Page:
” ‘They have read your novel,’ began Woland, turning to the Master, ‘and they said only one thing, that, unfortunately, it is not finished. So I wanted to show you your hero. He has been sitting here for about two thousand years, sleeping, but, when the moon is full, he is tormented, as you see, by insomnia. And it torments not only him, but his faithful guardian, the dog. If it is true that cowardice is the most grave vice, then the dog, at least, is not guilty of it. The only thing that brave creature ever feared was thunderstorms. But what can be done, the one who loves must share the fate of the one he loves.
‘What is he saying?’ asked Margarita, and her utterly tranquil face was covered by a veil of compassion.
‘He says,’ Woland’s voice rang out, ‘the same thing over and over. That the moon gives him no peace and that he has a bad job. That is what he always says when he cannot sleep, and when he does sleep, he always sees the same thing – a path of moonlight, and he wants to walk on that path, and talk with the prisoner Ha-Notsri, because, as he keeps maintaining, he did not finish what he wanted to say long ago, on the fourteenth day of the spring month of Nisan. But, alas, for some reason, he never does manage to walk on the path, and no one comes to see him. So there is nothing for him to do except talk to himself. Some variety is necessary, however, so when he talks about the moon, he frequently adds that he hates his immortality and unprecedented fame more than anything in the world. He maintains that he would gladly change places with the ragged wanderer, Levi Matvei.”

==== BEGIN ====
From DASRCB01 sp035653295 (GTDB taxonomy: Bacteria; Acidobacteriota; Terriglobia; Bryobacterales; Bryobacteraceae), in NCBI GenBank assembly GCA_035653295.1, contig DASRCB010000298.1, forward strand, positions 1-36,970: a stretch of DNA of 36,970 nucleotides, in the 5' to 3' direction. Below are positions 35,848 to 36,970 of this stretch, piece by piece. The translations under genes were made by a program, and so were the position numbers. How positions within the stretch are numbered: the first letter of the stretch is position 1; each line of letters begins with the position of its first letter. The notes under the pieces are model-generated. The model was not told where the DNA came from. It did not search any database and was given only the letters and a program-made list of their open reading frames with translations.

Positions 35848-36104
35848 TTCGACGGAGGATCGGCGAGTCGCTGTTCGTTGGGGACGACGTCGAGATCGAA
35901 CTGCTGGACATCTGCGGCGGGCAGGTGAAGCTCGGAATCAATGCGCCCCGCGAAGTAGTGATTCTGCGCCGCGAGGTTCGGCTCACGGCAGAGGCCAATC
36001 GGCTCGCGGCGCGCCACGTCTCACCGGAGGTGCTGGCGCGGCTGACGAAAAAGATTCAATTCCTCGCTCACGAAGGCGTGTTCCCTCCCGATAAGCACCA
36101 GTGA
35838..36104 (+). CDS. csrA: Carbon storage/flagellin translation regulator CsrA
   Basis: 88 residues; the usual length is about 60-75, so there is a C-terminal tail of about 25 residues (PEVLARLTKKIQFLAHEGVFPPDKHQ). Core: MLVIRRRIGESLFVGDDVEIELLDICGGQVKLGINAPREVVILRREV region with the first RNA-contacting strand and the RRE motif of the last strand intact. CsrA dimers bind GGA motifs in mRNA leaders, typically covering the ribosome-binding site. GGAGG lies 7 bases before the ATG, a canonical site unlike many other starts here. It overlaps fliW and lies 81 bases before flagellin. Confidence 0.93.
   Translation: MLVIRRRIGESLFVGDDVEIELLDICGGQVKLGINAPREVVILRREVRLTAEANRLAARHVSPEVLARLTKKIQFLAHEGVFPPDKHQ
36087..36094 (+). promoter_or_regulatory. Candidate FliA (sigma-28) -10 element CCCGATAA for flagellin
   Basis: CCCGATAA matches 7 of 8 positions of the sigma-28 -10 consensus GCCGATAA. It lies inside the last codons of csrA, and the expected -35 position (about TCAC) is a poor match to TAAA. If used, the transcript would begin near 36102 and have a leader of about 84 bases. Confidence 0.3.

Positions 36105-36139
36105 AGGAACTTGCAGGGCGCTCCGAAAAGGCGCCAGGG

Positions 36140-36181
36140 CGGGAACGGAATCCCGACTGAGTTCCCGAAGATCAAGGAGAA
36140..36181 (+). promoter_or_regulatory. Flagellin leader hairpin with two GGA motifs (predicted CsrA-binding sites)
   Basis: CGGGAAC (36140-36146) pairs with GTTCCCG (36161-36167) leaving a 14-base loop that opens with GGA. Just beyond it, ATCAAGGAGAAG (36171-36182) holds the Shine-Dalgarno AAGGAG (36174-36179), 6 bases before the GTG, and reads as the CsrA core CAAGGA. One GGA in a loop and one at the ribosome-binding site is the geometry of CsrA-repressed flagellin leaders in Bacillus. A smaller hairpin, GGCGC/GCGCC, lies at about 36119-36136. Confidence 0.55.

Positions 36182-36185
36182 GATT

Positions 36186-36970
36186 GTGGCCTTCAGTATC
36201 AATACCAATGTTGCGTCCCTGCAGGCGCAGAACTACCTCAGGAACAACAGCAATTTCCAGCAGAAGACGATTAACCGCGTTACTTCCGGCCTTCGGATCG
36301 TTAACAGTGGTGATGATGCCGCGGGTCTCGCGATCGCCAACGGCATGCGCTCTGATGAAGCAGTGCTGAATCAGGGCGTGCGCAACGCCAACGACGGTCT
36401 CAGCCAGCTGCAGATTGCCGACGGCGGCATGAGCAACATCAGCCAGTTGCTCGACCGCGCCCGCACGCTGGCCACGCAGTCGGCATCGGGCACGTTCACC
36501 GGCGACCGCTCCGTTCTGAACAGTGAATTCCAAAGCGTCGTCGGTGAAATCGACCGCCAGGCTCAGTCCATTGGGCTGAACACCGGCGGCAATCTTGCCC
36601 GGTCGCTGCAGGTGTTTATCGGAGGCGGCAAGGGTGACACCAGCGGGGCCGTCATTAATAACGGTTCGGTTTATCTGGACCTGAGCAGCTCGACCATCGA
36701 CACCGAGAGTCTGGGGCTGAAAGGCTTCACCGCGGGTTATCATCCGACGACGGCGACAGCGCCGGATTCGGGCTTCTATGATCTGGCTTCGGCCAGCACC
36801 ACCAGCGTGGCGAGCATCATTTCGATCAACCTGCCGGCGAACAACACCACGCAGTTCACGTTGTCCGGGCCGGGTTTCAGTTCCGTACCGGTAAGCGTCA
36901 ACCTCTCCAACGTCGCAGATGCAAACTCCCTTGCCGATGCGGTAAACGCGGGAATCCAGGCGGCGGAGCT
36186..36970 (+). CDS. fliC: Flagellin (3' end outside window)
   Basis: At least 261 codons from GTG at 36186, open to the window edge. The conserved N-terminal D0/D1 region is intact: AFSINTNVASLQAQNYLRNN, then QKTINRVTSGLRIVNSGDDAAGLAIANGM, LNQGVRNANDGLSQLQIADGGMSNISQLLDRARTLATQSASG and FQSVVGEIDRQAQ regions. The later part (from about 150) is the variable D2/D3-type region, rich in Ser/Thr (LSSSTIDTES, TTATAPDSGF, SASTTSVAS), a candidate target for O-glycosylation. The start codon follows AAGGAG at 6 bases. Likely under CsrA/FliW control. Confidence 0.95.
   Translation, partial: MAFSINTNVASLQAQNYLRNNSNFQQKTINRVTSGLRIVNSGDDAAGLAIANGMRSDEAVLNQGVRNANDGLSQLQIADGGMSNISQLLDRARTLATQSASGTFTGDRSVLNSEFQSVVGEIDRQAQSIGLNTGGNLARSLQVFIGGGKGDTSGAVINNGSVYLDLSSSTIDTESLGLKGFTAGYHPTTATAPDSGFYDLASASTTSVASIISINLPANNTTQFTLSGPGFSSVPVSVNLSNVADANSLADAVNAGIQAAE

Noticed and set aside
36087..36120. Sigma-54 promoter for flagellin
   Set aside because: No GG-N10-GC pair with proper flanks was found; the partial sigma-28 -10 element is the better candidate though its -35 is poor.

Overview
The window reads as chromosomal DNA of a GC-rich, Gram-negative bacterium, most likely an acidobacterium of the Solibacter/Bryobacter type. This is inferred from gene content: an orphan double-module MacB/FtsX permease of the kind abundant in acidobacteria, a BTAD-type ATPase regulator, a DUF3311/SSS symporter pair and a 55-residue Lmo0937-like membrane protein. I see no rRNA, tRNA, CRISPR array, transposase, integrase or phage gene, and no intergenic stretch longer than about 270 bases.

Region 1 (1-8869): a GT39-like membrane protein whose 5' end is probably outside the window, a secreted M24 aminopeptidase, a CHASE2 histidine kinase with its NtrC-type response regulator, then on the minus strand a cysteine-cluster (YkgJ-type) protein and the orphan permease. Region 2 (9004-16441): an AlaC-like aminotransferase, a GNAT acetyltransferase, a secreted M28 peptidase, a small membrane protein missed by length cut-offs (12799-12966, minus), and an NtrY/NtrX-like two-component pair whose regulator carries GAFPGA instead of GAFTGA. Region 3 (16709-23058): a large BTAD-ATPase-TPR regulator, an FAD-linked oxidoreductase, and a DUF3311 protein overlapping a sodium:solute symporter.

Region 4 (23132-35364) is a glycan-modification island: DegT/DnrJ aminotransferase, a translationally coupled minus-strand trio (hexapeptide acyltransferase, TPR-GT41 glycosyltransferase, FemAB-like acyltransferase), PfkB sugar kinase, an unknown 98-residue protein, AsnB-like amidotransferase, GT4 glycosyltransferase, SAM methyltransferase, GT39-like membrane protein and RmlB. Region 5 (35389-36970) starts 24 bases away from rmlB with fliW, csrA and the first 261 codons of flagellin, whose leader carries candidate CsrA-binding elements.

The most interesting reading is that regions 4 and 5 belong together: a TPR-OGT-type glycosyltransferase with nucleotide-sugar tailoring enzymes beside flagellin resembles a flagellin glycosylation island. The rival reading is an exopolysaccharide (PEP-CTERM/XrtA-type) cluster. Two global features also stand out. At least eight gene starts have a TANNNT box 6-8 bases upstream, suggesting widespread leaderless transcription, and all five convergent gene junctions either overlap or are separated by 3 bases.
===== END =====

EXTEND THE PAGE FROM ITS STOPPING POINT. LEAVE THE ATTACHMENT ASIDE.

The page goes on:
Mikhail Bulgakov, The Master and Margarita